Most of the chemicals seized—potassium chloride, calcium chloride and aluminum powder—were similar to those used in the Bali bomb blasts. While only a few kilograms were discovered, there was enough to kill scores if a bomb were set off in a confined, crowded space, a regional intelligence official says. Police also recovered 14 detonators and a volatile high explosive called pentaerythritol tetranitrate, or PENT, the prime component of the explosive in would-be bomber Richard Reid's sneakers. What worries terrorism experts is the possibility that a thwarted JI might turn to lone-wolf attacks like Reid's. "I don't think JI is capable of anything big right now," says Zachary Abuza, author of a forthcoming book on al-Qaeda in Southeast Asia, "but I'm worried that we could see the beginning of a number of small attacks."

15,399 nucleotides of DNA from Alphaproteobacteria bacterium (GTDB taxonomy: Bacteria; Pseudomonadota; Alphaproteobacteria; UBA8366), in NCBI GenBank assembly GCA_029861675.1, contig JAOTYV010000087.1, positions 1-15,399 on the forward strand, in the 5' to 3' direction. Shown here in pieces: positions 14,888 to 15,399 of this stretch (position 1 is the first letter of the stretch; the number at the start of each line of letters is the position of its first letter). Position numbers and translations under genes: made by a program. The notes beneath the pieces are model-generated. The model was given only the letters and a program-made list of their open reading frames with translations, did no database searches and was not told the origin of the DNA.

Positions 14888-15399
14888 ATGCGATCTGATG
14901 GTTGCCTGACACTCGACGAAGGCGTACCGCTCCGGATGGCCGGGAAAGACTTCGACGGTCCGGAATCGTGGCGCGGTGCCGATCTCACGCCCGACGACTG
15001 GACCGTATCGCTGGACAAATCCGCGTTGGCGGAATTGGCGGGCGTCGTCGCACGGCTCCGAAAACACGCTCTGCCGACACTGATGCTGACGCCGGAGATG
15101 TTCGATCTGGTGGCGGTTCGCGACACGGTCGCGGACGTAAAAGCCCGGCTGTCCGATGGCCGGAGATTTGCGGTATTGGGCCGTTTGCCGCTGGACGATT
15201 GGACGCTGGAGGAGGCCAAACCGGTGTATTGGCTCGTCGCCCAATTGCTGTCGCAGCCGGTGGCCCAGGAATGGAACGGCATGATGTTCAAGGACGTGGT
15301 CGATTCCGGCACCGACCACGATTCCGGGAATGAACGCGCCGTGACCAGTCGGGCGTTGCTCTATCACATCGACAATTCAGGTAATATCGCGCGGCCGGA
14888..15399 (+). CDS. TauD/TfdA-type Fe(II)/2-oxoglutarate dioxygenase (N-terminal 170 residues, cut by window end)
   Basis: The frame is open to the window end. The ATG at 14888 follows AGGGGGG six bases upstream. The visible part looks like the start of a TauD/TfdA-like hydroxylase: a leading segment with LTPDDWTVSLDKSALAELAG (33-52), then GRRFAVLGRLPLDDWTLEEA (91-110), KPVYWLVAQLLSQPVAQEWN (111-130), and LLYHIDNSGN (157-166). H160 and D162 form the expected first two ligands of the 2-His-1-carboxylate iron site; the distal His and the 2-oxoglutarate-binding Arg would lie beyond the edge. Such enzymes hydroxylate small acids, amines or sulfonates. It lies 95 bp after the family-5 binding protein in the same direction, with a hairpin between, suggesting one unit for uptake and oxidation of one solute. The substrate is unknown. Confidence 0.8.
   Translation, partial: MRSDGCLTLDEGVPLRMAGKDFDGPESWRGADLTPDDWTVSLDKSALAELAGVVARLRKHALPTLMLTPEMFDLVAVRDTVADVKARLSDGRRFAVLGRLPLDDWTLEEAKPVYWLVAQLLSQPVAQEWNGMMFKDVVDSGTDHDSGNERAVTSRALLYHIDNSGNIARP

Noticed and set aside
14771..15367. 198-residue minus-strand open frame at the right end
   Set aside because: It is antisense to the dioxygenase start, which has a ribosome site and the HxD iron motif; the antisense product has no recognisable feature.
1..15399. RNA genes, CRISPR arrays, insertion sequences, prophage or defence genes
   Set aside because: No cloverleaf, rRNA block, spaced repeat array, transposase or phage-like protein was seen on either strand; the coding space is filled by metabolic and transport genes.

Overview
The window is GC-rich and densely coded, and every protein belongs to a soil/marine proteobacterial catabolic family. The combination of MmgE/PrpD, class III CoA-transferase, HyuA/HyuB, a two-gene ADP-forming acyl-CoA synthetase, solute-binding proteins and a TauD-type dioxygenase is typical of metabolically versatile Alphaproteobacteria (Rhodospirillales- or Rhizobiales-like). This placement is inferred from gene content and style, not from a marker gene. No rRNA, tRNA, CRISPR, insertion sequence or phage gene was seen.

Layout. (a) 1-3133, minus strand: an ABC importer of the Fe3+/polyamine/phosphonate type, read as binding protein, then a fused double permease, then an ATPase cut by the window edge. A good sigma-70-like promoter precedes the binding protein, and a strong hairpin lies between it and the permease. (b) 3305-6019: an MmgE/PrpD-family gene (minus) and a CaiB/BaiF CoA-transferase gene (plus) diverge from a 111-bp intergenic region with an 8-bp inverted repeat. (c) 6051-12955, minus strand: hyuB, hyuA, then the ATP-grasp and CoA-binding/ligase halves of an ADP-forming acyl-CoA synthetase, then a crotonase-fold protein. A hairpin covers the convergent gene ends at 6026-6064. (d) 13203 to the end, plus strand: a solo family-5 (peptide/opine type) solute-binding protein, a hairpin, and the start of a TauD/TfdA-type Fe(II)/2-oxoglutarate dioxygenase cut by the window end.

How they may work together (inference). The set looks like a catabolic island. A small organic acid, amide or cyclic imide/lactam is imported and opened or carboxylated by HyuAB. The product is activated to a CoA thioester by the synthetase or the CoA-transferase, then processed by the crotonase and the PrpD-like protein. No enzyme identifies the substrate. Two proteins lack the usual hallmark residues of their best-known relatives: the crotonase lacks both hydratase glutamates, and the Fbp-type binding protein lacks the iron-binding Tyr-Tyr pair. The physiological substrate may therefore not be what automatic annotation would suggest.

Alias, police say, was once a student of Azahari bin Husin, the Malaysian professor who they believe was chiefly responsible for building the Bali bombs. Azahari, the author of a JI manual on bomb building, came within a whisker of being captured by Indonesian police in early June. According to regional intelligence sources familiar with the events, Azahari and another suspect in the Bali blasts were tracked down to a town in southern Sumatra. Alerted that something was wrong when police moved in to arrest a third JI suspect in the same town, Azahari and his companion fled, escaping moments before the police arrived. That narrow miss could have grave consequences. "Commanders like Azahari are the dangerous ones," says a senior regional intelligence official. "If we can get Azahari and maybe seven or eight others like him—cut off the head of the beast—then the ordinary foot soldiers won't be much danger any more."